course management is knowing the RIGHT information about your swing and applying what you CAN do on the golf course. If you try to hit a draw, but only succeed 25% of the time at hitting that draw, guess what you shouldn't do, hit a draw. If the shot calls for it, then just play a fade away from the danger and get out with a par. Stop thinking about flags, and start thinking about shot shapes. You know your fade or draw fits in this cone. It you hit it straight you know it will go to the right edge of this cone, and it will draw from there to the left side. Now lets say you have a tight pin placement on the left, and its gaurded by water on the left and bunker in the front. What i would do is, imagine that your cone is just right of that flag. So if you hit your farthest left draw you wont come close to the trouble. If you hit it straight you just bailed out a bit. But most people take dead aim at that flag and wonder why they drew the ball into the water.

Its knowing the ball flight laws, its knowing your swing (the correct information, don't inflate your golf game because you have a big ego), and its knowin what you can do. From there its gaining experience. take the highest probability shot..

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This is one of my main goals for this season.  Learn my game better and play the course to my game.  Not make my game fit the course.  I agree with everything that has been said above and have heard most of it several times.  The hard part is actually sticking to it.

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Originally Posted by saevel25

Course management is probably the most overlooked aspect of the game. Most people just tee it up and rip it. They try to hit over a bunker to a tight pin. They don't recognize that a green might be teired or have a false front. They don't know how far they hit there driver then they are shocked when they don't carry the water or bunker.

course management is knowing the RIGHT information about your swing and applying what you CAN do on the golf course. If you try to hit a draw, but only succeed 25% of the time at hitting that draw, guess what you shouldn't do, hit a draw. If the shot calls for it, then just play a fade away from the danger and get out with a par. Stop thinking about flags, and start thinking about shot shapes. You know your fade or draw fits in this cone. It you hit it straight you know it will go to the right edge of this cone, and it will draw from there to the left side. Now lets say you have a tight pin placement on the left, and its gaurded by water on the left and bunker in the front. What i would do is, imagine that your cone is just right of that flag. So if you hit your farthest left draw you wont come close to the trouble. If you hit it straight you just bailed out a bit. But most people take dead aim at that flag and wonder why they drew the ball into the water.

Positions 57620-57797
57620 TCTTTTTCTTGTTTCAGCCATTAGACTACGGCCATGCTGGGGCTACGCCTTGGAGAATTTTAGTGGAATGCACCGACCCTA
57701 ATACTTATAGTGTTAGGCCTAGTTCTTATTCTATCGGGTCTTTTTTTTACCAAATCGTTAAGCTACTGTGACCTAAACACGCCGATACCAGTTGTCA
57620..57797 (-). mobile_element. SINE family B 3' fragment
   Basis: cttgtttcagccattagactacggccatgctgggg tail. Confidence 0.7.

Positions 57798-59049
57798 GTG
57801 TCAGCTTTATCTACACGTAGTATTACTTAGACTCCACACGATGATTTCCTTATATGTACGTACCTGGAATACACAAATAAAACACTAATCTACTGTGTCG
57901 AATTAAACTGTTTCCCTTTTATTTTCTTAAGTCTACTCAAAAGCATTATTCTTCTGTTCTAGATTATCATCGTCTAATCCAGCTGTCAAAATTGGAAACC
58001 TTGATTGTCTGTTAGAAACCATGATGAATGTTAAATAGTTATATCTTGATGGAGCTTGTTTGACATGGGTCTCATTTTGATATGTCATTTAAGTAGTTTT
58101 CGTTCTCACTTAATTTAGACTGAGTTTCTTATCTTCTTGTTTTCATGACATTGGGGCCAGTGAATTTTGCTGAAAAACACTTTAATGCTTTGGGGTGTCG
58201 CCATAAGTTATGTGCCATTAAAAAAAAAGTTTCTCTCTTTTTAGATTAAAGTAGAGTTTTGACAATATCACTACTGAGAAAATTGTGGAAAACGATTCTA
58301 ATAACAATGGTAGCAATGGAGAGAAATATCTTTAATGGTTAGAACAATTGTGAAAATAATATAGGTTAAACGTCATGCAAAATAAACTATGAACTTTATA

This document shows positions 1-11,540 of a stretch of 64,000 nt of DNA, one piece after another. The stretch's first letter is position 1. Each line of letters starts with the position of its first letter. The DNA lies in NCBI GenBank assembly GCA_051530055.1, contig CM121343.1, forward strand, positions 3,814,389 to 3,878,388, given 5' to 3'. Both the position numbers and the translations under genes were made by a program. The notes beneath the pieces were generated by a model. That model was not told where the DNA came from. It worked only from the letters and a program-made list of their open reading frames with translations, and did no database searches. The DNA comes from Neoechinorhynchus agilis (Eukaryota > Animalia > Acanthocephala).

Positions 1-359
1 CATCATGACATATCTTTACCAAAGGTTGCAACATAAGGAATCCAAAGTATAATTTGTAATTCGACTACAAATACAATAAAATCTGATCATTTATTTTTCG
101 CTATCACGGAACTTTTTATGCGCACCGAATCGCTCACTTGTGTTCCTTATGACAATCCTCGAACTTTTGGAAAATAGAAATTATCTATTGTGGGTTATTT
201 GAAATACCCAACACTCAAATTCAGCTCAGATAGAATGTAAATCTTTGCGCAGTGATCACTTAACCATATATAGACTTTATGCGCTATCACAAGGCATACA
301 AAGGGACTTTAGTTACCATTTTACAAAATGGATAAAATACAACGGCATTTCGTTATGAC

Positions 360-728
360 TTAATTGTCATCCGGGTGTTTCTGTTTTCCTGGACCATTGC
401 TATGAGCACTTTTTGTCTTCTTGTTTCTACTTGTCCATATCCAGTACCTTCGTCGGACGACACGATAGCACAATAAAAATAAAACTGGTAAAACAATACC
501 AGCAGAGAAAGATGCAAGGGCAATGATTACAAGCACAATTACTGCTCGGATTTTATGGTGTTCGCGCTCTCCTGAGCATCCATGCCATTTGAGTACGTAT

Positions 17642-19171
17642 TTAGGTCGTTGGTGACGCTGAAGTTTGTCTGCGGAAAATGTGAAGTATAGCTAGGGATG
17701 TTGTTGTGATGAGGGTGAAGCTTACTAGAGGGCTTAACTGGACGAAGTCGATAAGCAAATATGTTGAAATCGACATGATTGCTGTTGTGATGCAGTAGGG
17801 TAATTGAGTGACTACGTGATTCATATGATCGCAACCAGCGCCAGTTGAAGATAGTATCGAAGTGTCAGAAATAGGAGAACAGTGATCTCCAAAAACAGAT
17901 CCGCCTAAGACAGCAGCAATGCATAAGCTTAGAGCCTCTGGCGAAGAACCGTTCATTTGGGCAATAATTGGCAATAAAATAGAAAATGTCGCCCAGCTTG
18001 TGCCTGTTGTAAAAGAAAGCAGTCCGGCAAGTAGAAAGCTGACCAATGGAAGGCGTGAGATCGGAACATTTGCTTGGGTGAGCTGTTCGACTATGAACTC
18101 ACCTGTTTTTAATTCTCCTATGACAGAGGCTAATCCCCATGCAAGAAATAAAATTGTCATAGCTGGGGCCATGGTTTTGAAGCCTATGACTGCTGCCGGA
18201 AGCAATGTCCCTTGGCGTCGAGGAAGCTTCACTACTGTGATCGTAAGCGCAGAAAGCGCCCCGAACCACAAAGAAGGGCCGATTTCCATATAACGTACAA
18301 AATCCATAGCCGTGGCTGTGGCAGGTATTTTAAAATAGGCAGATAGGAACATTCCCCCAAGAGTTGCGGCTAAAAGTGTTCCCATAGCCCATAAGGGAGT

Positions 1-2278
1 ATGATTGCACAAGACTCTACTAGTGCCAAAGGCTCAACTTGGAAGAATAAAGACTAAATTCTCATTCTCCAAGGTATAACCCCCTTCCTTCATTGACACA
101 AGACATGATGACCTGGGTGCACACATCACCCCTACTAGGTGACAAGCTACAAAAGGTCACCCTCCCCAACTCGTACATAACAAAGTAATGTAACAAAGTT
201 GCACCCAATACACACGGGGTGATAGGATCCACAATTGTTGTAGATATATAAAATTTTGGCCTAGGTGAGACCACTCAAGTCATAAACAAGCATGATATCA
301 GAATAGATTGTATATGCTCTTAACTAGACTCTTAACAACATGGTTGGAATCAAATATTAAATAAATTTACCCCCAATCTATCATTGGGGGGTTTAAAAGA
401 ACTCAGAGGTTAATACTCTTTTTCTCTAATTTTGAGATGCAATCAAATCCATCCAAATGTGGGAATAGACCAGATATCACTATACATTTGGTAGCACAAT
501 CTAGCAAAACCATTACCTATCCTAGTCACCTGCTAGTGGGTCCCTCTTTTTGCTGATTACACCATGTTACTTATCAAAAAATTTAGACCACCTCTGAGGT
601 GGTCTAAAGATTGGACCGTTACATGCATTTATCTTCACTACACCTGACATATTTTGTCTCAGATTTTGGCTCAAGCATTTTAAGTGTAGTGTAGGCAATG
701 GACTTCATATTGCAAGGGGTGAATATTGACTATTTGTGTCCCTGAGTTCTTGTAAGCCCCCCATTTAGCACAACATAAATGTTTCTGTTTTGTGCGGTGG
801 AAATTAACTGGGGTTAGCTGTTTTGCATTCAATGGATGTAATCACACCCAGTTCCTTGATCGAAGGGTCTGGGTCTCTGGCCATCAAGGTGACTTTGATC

Its knowing the ball flight laws, its knowing your swing (the correct information, don't inflate your golf game because you have a big ego), and its knowin what you can do. From there its gaining experience. take the highest probability shot..



Based on the guys I play with, "most" guys would either 1.) yank one straight left into the water, 2.) duff one into the water, 3.) hit a big power fade (slice) that looks like it might get there, but no, sploosh, or 4.) they'd bail out hitting a push slice into the trees/rough/OB on the right.

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I really learned a ton watching the Pebble Beach AT&T; and how they managed their game on Pebble versus how I played it months earlier.  I was way too aggressive on on several holes.  Partly due to not having a caddy and not knowing the smart play, but I was still way too aggressive.  Length is the strongest part of my game, but it gets me in tons of trouble when I rely on it too much.  I will say that I still hit my driver on most holes, but I have learned a little 2/3 low dead straight ball.  It still goes 260 or so.  I will swing fully a few times a round with the driver but not as much as I used to.  The other thing is don't get too cute with hitting cuts, draws, and different ball flights unless you are playing just for the fun of it/practice.  If you want to score well, hit what you hit 98% of the time.  I hit a 5-10 yard draw(when playing well)  because that is what I hit consistently.  The other thing as said above is to take more club and don't base your yardages on your clubs based on what you hit a club with a 100% swing and 100% flush contact.  I hit a 7 iron over 190 yards today on the range with a vein popping swing and a perfect strike.  How is that going to help me on the course?  I hit a seven iron 165ish with an 80% swing and solid contact.  Don't try to be macho with your friends and hit a club that you really shouldn't hit.  Hit what you can realistically hit.